Starting in the late 1800s, veterinarians used homeopathic and natural cures. Today, there are veterinarians whose practices are almost exclusively homeopathic. Homeopathy is the practice of treating a patient with a disease or ailment using a highly diluted form of a substance to help the body alleviate symptoms.

We who are pet and animal lovers understand a tight bond with our four-legged, winged, web-footed, pawed, finned and hoofed friends.


Yes, they can become a true family member, and when a pet hurts, we hurt. Similarly, when a pet feels good, we feel good. 


We commit tremendous energy, resources, emotion and money to keeping our pets well and happy. Indeed, sometimes we commit more to keeping our pets healthy and happy than we commit to maintaining our own physical and emotional health.    


Certainly, it seems only appropriate, and to be expected, that as holistic medicine becomes ever more popular for humans –– and as it helps more people to stay healthy, recover, heal and stave off illness and infirmity –– people will look increasingly to it to benefit the lives of pets.  


Holistic medicine involves “complementary and alternative medicine.” It treats the body, mind and spirit –– and it is highly customized for the patient. Holistic treatment and regimens can be as different as people are different. Holistic treatment can include conventional pharmaceuticals and may include specialized compounded drugs.


And fundamental to much of CAM –– for humans and animals –– is homeopathy, naturopathy and, of course, nutrition –– which includes nutritional supplements. Nutrition is particularly integral to this approach.


It was about 2,500 years ago that Hippocrates, the father of modern medicine, said, “Let food be thy medicine.” It is surprising that that there is very little about nutrition taught in medical schools. This needs to change. 


Food –– the right food –– can deliver powerful healing properties. As well, diets that are low in calories and high in nutrients –– nutrients provided through the right food and the right supplementation –– can help keep many different creatures of the planet healthy. 


Nutritional supplements, such as fish oil, baker’s yeast, flaxseed oil, probiotic formulas (formulas of “friendly bacteria”), antioxidants, vitamin and mineral compounds, glucosamine and many, many more promote wellness.


Starting in the late 1800s, veterinarians used homeopathic and natural cures. Today, there are veterinarians whose practices are almost exclusively homeopathic. Homeopathy is the practice of treating a patient with a disease or ailment using a highly diluted form of a substance to help the body alleviate symptoms.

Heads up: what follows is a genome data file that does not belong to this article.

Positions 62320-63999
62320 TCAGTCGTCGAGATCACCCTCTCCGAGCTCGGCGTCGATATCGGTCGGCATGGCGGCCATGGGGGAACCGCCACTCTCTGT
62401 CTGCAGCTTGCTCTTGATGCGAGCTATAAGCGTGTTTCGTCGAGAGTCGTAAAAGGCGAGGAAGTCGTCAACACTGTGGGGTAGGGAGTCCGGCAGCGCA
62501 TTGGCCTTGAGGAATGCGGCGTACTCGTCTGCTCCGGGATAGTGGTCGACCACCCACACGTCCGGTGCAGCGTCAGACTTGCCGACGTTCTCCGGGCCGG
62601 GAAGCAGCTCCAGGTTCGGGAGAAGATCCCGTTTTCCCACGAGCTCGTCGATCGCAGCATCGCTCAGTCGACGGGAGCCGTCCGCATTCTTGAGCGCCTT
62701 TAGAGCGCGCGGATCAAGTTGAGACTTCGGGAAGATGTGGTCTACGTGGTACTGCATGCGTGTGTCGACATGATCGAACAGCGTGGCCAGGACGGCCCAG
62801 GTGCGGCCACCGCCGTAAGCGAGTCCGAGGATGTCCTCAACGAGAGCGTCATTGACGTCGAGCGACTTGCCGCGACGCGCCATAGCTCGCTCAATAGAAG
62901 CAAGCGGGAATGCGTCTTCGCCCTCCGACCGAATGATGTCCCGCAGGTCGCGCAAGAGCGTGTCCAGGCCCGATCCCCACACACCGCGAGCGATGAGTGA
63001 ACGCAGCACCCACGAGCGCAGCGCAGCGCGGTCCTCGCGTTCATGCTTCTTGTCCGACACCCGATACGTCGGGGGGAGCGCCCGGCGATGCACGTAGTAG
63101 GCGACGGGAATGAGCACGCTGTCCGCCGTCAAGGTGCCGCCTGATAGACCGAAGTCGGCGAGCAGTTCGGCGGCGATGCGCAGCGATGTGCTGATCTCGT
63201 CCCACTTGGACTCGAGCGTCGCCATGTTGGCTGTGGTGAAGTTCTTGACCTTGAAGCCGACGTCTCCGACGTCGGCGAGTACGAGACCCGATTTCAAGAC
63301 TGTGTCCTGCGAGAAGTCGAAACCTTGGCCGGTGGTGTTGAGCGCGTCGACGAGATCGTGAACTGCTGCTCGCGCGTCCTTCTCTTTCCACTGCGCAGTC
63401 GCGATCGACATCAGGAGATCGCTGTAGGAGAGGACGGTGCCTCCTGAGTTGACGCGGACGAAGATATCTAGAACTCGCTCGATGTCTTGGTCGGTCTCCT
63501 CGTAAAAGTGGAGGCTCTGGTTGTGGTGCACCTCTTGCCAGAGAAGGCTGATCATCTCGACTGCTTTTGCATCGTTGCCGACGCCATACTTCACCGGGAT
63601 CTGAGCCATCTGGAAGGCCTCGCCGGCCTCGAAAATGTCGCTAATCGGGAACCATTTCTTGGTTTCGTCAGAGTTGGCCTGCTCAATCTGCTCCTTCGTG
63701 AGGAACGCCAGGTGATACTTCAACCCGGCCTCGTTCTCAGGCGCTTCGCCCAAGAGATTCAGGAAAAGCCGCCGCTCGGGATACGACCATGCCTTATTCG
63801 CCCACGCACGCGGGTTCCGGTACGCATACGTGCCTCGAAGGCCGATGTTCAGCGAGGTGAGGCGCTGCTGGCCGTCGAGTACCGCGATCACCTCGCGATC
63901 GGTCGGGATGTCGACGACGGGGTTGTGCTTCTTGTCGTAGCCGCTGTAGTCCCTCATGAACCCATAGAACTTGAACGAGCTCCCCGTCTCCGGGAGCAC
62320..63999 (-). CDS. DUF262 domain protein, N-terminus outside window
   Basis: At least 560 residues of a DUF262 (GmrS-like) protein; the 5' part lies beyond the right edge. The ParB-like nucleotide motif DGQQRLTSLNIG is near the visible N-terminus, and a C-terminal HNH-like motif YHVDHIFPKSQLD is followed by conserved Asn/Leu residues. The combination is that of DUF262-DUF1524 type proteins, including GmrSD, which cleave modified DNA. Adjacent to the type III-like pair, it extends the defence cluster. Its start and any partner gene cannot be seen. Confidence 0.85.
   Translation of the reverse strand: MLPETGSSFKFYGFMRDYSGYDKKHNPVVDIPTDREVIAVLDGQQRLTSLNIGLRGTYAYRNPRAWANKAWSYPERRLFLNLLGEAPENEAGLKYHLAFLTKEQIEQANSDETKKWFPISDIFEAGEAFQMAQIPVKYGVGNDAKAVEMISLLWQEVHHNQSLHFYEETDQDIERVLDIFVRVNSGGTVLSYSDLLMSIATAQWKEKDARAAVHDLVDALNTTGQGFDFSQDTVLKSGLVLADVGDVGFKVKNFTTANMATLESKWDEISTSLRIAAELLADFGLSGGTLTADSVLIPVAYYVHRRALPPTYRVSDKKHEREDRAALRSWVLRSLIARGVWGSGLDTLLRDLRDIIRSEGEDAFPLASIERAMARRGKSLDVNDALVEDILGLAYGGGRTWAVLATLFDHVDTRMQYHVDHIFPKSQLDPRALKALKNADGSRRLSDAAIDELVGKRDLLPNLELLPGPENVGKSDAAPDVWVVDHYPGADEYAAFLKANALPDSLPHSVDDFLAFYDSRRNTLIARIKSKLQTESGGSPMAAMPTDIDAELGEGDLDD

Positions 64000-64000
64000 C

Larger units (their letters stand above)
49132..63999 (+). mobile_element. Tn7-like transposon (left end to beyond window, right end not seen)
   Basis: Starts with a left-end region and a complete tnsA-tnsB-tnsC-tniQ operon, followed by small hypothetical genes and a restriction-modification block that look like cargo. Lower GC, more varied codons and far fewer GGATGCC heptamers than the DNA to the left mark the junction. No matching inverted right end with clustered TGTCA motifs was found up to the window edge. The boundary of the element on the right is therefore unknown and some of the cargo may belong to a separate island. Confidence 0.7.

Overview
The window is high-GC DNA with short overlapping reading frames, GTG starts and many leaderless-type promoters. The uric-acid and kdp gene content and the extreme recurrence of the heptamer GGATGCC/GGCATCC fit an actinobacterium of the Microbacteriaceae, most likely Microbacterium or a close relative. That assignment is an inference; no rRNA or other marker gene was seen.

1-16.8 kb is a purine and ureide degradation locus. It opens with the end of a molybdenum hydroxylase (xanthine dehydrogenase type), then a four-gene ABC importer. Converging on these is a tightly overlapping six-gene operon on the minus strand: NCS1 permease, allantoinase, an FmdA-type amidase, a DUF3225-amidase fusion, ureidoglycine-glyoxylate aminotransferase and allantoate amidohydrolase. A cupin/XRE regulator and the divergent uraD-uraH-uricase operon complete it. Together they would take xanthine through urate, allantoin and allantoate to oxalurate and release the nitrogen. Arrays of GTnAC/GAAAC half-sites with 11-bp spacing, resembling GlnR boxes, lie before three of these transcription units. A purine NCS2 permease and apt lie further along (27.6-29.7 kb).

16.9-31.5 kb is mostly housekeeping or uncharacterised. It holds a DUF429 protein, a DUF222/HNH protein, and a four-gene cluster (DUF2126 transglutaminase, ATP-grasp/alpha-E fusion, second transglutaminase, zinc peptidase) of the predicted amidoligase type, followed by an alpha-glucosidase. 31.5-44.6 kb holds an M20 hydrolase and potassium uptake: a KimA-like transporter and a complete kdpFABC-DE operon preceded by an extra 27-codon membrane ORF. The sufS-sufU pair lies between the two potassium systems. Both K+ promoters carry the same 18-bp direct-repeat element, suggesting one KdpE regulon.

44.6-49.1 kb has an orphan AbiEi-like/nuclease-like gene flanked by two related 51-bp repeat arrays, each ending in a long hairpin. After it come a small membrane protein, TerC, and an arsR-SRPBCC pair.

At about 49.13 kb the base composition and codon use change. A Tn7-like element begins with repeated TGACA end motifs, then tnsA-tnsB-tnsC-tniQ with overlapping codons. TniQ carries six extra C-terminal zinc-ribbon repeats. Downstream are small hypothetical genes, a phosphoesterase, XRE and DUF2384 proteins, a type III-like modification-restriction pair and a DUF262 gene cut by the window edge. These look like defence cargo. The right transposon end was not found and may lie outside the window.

Homeopathy allows and nurtures the body to naturally correct and heal itself. There are many homeopathic compounds and substances that work effectively in dogs, cats, horses, goats, parrots and many other animals. We’ve worked with veterinarians in the treatment of a wide variety of animals, including those mentioned above, as well as ducks, turtles, monkeys and snakes. 


In terms of treatment, working hand in hand with homeopathy is naturopathy, alternative medicine that uses natural elements that catalyze, support and metabolize the body’s own energies and healing properties. 


In the treatment of anxiety in animals, homeopathy and more natural remedies are replacing heavy-duty pharmaceuticals such as Valium and Prozac. 


We know how animals get highly stressed with the sound of thunder or lightning or fireworks. Another environmental factor that can cause stress for a pet is the death of another pet in the household.


We are increasing the work we do with veterinarians as holistic medicine for pets is becoming mainstream treatment. It is helpful to ask your veterinarian for advice when choosing products to purchase and identifying reputable businesses that can provide these products.  


And, of course, whether or not a pet is being holistically treated, if the pet is seriously ill, the pet should immediately be brought to a veterinarian or animal hospital emergency room. 


We love our pets, whether they are furry, feathered, scaly or hided – whether they walk, fly, swim or crawl. We want and seek the best for them. And when our pets aren’t feeling well, the best medicine can be conscientious, well-advised and high-quality holistic medicine.


Steve Bernardi is a compounding pharmacist and Dr. Gary Kracoff is a registered pharmacist and a naturopathic doctor at Johnson Compounding and Wellness Center in Waltham, Mass. (www.naturalcompounder.com). Readers with questions about natural or homeopathic medicine, compounded medications, or health in general can e-mail steveandgary@naturalcompounder.com or call 781-893-3870.